Xenophon’s Socrates

Xenophon's Socrates, Cornell University Press, 1972.  Reprint: St. Augustine's Press, 1998.


The title Apomnemoneumata may be rendered provisionally by “Recollections.” Apomnemoneuein (or derivatives) occurs only once within the Memorabilia (I.2.31); there it means “resenting,” “remembering one’s grudge.” To use this passage for the interpretation of the title is to begin with the height of absurdity, and we all are beginners. The title is misleading for a more obvious reason: it is silent on the fact that the book consists exclusively of recollections about Socrates. The title would be appropriate if we could assume that the most memorable experience that Xenophon ever had was his intercourse with Socrates and not, for instance, with Cyrus or with Agesilaos. We do make that assumption and expect to transform it into a certainty.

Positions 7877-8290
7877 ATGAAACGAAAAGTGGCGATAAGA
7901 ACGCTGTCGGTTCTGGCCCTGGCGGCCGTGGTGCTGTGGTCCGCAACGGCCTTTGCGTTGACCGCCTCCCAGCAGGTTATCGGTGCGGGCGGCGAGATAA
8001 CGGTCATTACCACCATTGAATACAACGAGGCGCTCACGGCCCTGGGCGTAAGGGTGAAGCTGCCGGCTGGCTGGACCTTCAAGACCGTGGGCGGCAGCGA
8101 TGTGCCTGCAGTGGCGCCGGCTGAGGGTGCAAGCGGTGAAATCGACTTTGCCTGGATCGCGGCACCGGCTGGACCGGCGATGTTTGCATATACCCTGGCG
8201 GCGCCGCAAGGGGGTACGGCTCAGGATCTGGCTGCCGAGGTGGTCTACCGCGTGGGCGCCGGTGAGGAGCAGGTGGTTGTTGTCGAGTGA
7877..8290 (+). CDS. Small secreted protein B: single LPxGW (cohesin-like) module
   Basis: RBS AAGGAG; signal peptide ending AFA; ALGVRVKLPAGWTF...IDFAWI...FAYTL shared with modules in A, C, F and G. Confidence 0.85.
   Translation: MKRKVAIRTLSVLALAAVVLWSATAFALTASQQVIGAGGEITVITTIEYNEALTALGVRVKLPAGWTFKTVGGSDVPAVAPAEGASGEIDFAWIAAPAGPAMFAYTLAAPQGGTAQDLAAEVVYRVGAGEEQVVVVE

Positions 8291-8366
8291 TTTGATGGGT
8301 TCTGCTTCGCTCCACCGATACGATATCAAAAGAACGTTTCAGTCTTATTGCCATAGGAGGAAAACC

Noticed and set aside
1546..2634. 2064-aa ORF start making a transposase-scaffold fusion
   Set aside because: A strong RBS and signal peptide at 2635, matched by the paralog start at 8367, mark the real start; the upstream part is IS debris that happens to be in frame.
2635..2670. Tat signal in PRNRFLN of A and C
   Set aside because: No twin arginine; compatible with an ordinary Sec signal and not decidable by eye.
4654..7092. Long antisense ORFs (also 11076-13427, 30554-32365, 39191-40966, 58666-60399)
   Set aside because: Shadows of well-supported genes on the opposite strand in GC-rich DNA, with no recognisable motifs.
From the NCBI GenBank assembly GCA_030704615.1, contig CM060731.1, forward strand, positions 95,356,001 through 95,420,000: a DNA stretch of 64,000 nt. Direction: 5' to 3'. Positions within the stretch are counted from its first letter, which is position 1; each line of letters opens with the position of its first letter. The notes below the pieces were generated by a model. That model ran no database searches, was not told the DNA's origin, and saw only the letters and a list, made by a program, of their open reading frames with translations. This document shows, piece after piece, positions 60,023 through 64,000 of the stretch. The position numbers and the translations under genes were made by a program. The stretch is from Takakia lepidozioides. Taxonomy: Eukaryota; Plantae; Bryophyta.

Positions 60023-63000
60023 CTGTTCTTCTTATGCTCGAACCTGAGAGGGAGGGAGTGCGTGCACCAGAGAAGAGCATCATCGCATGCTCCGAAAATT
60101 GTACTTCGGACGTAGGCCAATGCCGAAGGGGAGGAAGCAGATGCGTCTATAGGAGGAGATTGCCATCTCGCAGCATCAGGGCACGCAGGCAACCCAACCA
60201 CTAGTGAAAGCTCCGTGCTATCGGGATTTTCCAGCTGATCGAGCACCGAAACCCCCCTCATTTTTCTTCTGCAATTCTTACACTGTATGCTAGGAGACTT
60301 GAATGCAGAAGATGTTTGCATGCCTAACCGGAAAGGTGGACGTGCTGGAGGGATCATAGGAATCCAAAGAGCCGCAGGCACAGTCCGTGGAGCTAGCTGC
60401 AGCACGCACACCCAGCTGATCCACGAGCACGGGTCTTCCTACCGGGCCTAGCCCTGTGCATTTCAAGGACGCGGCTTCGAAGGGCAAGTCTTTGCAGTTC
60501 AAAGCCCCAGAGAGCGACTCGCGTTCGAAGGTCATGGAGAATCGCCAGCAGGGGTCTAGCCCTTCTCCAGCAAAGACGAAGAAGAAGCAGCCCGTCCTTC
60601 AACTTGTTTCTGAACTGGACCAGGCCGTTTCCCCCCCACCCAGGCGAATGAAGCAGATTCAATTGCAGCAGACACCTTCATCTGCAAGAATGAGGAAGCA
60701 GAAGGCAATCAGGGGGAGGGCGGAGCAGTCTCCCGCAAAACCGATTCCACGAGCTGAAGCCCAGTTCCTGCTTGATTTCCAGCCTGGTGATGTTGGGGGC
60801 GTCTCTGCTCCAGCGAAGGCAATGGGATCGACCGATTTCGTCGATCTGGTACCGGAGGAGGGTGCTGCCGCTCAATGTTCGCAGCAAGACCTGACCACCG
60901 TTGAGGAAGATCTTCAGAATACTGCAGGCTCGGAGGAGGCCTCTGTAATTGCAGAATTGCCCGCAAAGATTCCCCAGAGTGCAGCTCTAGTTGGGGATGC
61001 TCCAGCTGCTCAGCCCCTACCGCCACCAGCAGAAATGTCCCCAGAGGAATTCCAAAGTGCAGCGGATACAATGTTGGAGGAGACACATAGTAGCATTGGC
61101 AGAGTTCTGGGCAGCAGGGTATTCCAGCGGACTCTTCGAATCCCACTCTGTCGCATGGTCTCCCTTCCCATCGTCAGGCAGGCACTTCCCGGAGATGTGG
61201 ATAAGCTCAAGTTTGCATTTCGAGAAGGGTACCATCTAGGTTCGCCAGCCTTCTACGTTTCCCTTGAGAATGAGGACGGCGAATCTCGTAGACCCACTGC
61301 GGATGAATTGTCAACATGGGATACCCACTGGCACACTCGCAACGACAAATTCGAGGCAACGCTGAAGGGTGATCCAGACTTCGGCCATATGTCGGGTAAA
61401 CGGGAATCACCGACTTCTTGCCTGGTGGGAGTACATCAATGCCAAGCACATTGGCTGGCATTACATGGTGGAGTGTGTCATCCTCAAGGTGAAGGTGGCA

The Memorabilia opens as follows: “Many times I wondered by what possible speeches those who indicted Socrates persuaded the Athenians that he deserved death from the city. For the charge against him ran about as follows: Socrates commits an unjust act by not worshipping (respecting, believing in) the gods whom the city worships but carrying in other, novel divine things (daimonia); he also commits an unjust act by “corrupting the young.” Xenophon indicates that his quotation of the indictment is not quite literal. In this he proceeds like the Platonic Socrates (Apology of Socrates 24b8-c1). But while the changes made by the Platonic Socrates are very considerable, the change made by Xenophon is almost negligible: he replaces the “leading in” of the original by “carrying in” (cf. Plato, Republic 514b8). This difference can be taken as representative of the difference between Plato’s presentation of Socrates and Xenophon’s.